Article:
BENGALURU: ‘Boycott China’ messages may have become routine on WhatsApp in India. But in the startup world, India and China are drawing closer.
and they are becoming particularly useful now as US funds slow down. Beijing Miteno Communication Technology, a Chinese tech conglomerate, made this year’s biggest acquisition in the technology startup space – the $900 million buyout of Media.net, a subsidiary of Mumbai-based Directi, founded by brothers Bhavin and Divyank Turakhia. Ecommerce giant Alibaba has made large investments in Paytm and Snapdeal. Didi Chuxing, the equivalent of Uber in China, has invested in Ola. Internet giant Tencent recently led a $175 million funding in messaging app Hike; prior to that, it led a $90 million round in healthcare solutions firm Practo and, through its joint venture with South Africa’s Naspers, invested in online travel firm Ibibo Group. “There are demographic similarities and both countries are seeing consumer growth for digital firms. Also, Chinese players+ have experience in market creation and running successful digital companies, so they can play a bigger role than being just financial investors,” says Ashish Kashyap, founder of Ibibo, which last month merged with rival MakeMyTrip.
Alibaba, for instance, is seen to be actively helping Paytm in various aspects. Bhavin Turakhia says the Chinese understand the Indian market better than US companies do as the Indian market is on the same evolution path as that of China, but about 5 to 10 years behind. Chinese companies and funds have become big investors in Indian startups+ .
Cheetah Mobile, which owns products like Clean Master, invested in fitness app GOQii late last year. Ctrip, one of China’s largest online travel companies, invested $180 million in MakeMyTrip in January. China-based investment firm Hillhouse Capital has invested in CarDekho. Smartphone maker Xiaomi led a $25-million funding round in content provider Hungama Digital Media Entertainment in April.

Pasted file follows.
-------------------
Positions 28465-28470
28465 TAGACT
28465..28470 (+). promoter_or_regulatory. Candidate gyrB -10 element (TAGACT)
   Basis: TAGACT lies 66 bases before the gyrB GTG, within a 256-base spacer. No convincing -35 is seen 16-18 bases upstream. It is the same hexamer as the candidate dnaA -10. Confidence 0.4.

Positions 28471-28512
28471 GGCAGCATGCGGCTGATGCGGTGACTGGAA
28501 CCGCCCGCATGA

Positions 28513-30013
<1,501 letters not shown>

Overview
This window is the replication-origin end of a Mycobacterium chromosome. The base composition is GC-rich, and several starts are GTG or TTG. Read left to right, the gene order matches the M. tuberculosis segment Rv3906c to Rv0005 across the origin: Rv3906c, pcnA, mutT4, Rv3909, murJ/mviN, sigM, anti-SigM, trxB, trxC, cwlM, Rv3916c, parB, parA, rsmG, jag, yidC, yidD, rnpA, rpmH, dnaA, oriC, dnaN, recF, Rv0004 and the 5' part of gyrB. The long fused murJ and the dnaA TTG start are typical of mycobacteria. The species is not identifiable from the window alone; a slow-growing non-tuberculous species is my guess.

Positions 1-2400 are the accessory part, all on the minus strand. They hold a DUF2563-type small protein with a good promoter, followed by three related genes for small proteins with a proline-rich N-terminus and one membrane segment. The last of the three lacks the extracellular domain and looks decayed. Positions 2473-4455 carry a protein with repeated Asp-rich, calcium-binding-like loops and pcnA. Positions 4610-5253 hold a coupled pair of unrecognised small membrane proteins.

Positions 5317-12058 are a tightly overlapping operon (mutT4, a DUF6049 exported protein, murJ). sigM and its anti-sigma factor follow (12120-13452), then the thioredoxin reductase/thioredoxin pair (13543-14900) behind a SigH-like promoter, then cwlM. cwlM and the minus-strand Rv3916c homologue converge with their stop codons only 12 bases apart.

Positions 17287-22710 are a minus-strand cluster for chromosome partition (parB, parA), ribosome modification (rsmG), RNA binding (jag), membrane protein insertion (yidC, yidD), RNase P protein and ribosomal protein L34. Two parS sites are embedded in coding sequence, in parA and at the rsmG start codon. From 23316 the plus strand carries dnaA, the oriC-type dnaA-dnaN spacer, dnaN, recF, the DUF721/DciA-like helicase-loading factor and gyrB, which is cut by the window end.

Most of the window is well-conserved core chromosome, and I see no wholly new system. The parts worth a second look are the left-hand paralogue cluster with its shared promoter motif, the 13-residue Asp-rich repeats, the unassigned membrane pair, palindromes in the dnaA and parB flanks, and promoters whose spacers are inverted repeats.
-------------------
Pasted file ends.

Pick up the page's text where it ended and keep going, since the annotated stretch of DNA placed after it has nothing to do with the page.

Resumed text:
Web services company Baidu has said it is scouting for investment opportunities in Indian startups.
Even other Asian companies are nowhere close to investing as much as the Chinese in Indian startups. Japan’s SoftBank and Singapore’s Temasek are among the few non-Chinese ones that have made investments. Taiwan’s Foxconn has also made several investments, like in Qikpod, Hike and Snapdeal, but some see Foxconn as practically a Chinese company, given that much of its operations is in China.
What’s pushing the Chinese tech companies to make large investments are two things: one, many of them are making big profits in their home market, thanks partly to the restrictions on foreign competition; and two, the Chinese economy is slowing down.
So they want to use their surpluses to expand into what is potentially the world’s third largest digital market.
“There are only two big growing markets where they can invest: India and the United States. Silicon Valley does not respect Chinese capital. So the Indian tech sector becomes attractive to them,” says Mohan Kumar, executive director at Norwest Ventures, a US-based venture fund that has operations in India. Kumar also notes that Chinese investors often value Indian startups at three to five times more than what other seasoned investors do. “So entrepreneurs naturally prefer them,” he says.
Higher valuations mean the Chinese investors take lower stakes for the same amount of investment, and founders can hope for an even higher valuation in their next round of fund raising.